Every man, Yeats pointed out in these same years, has ‘some one scene, some one adventure, some one picture that is the image of his secret life’. Stevenson wrote: ‘I am a fictitious article and have long known it. I am read by journalists, by my fellow novelists and by boys.’ In August 1891, staying at the Marine Hotel in Kingstown in Ireland, James, described by his biographer Leon Edel as someone ‘in search of, in flight from, something or other’, had the idea for his story ‘The Private Life’, in which the sociable writer in the drawing-room could at the same moment be found alone with his other self in his study. Seventeen years later, James wrote his most haunting story of doubles, ‘The Jolly Corner’, in which a man who has been away from New York for more than thirty years but has kept an empty house there, and had it cleaned and cared for every day, sees a figure, his own double, who has never left these rooms, and tussles with him through the night. ‘Rigid and conscious, spectral yet human, a man of his own substance and stature waited there to measure himself with his power to dismay.’ ‘The Jolly Corner’ was, Edel wrote, ‘a profoundly autobiographical tale’. In those years the writer was either two people, or he was nobody.

‘It must not be forgotten,’ Shaw wrote in 1938, ‘that though by culture Wilde was a citizen of all civilised capitals, he was at root a very Irish Irishman, and as such, a foreigner everywhere but in Ireland.’ Wilde’s Irish background remains an essential ingredient in his career, just like Stevenson’s Scottishness, James’s New England origins, Conrad’s Polish birth and Ford’s German heritage. Ford was acutely conscious of his status as both insider and outsider. ‘Throughout my life,’ he wrote in 1915,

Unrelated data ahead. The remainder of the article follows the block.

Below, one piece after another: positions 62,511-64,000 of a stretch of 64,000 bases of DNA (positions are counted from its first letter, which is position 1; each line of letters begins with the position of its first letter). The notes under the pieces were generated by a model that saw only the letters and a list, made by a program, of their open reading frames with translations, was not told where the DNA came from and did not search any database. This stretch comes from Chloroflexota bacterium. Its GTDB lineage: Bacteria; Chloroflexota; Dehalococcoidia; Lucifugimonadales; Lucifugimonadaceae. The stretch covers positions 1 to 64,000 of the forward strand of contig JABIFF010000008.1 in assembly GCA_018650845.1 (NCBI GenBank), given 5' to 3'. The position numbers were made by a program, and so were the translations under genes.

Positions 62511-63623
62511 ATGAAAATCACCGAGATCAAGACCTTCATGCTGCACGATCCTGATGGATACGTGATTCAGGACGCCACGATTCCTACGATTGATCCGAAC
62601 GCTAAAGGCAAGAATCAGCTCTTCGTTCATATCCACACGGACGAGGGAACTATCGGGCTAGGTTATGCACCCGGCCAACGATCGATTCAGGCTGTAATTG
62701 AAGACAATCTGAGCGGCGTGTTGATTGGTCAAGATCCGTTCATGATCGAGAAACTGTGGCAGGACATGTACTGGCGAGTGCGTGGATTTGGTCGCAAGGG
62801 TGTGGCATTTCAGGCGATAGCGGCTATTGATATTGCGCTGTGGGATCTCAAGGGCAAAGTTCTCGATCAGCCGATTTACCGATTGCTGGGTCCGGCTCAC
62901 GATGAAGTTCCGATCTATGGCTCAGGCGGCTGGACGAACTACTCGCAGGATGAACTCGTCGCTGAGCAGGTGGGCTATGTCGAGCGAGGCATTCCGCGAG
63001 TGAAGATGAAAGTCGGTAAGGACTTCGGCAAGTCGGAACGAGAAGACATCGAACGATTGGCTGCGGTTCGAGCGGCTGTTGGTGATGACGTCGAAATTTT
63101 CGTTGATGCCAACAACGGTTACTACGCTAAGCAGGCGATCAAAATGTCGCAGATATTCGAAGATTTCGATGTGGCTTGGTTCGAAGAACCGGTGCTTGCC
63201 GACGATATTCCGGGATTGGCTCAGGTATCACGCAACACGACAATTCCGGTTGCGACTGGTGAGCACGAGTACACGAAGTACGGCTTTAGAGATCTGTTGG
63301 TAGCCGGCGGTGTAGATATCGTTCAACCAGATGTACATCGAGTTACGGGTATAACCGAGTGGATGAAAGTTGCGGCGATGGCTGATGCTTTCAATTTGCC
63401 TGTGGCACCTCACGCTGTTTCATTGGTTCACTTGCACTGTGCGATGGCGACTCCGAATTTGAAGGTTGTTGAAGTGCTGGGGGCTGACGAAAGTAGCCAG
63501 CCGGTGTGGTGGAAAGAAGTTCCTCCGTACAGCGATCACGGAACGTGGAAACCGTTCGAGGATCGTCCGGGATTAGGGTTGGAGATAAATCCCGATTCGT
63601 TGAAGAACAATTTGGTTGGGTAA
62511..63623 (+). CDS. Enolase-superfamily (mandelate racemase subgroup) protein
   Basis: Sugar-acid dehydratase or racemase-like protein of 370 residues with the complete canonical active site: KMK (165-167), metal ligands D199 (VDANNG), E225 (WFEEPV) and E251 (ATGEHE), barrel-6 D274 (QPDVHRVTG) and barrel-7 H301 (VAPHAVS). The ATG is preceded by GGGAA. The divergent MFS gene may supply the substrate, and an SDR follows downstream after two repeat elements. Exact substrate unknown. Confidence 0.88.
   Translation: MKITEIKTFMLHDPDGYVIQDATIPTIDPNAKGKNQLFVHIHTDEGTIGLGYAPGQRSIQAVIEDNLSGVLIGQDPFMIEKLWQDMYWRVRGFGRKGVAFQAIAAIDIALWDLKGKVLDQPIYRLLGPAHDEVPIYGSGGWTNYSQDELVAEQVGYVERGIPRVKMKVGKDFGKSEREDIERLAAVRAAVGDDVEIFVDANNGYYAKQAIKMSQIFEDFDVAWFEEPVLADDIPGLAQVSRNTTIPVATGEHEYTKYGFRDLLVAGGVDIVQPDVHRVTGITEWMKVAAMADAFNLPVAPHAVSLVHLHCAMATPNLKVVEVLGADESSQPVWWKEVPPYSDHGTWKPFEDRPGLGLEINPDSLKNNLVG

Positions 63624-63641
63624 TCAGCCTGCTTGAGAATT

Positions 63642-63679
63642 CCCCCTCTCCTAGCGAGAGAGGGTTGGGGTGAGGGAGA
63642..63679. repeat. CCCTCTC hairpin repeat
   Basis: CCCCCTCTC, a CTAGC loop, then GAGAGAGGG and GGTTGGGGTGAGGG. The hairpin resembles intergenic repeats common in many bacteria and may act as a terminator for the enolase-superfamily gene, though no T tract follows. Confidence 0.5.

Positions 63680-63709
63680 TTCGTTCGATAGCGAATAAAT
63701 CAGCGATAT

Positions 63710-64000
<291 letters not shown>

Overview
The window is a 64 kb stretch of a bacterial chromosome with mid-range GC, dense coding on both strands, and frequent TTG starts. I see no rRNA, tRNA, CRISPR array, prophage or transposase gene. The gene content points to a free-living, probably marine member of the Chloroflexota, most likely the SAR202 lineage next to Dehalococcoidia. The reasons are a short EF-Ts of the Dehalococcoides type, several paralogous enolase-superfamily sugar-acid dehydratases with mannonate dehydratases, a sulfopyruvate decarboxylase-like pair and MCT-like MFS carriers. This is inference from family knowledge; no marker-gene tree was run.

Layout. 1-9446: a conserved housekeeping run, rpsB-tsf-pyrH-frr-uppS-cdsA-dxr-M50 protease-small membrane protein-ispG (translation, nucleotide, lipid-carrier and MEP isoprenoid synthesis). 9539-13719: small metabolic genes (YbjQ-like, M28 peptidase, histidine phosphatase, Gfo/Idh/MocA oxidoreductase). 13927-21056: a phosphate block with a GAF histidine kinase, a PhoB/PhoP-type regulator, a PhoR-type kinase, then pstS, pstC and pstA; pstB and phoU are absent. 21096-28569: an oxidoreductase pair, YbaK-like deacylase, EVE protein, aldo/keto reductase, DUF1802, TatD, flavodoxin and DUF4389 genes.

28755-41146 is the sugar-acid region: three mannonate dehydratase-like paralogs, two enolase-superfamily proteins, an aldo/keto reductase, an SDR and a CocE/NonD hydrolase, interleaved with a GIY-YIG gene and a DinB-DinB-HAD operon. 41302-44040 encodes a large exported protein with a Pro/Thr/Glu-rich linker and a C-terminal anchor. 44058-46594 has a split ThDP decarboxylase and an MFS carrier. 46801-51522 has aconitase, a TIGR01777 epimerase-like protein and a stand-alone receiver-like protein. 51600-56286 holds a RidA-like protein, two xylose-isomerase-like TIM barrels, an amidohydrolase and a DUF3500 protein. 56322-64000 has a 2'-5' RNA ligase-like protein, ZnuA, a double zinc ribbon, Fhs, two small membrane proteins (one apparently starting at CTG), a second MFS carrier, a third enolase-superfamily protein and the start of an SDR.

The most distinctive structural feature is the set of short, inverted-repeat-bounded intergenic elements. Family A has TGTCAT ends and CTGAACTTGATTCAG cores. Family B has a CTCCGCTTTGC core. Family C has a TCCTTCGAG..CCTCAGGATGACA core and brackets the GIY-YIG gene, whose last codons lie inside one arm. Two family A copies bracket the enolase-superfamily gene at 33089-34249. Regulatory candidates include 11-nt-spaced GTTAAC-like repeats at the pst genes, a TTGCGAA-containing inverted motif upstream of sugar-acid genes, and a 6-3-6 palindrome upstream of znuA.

whenever I have thought with great care of a prose paragraph, I have framed it in my mind in French, or more rarely in Latin, and have then translated into English; whereas whenever it was a matter of such attempts at verse as I have made, my thinking has been done exclusively in colloquial English. When, on the other hand, it has been a matter of pleasures of the table, of wines and the like, I have been quite apt to think in German.

It is hard to know in what language Conrad did his thinking. Ford described his railings against English as they collaborated on a novel. ‘Then he would launch out into a frightful diatribe against the English language. It was a language for dogs and horses. It was incapable of conveying human thoughts . . . He would groan: “No, it’s no use. I’m going to France. I tell you I am going to set up as a French writer. French is a language; it is not a collection of grunted sounds.”’ In his long story The Secret Sharer, first published in 1910, Conrad joined the great game of dramatising two selves utterly separate and utterly the same. As the narrator, the captain of a ship alone on deck at night, rescues a man from the water he notes: ‘It was, in the night, as though I had been faced by my own reflection in the depths of a sombre and immense mirror . . . He appealed to me as if our experiences had been as identical as our clothes.’ The captain becomes alert to the idea that if a watcher were to ‘catch sight of us, he would think he was seeing double, or imagine himself come upon a scene of weird witchcraft; the strange captain having a quiet confabulation by the wheel with his own grey ghost.’ Later, he feels that the secret sharer owns a bit of him. ‘Part of me was absent. That mental feeling of being in two places at once affected me physically as if the mood of secrecy had penetrated my very soul.’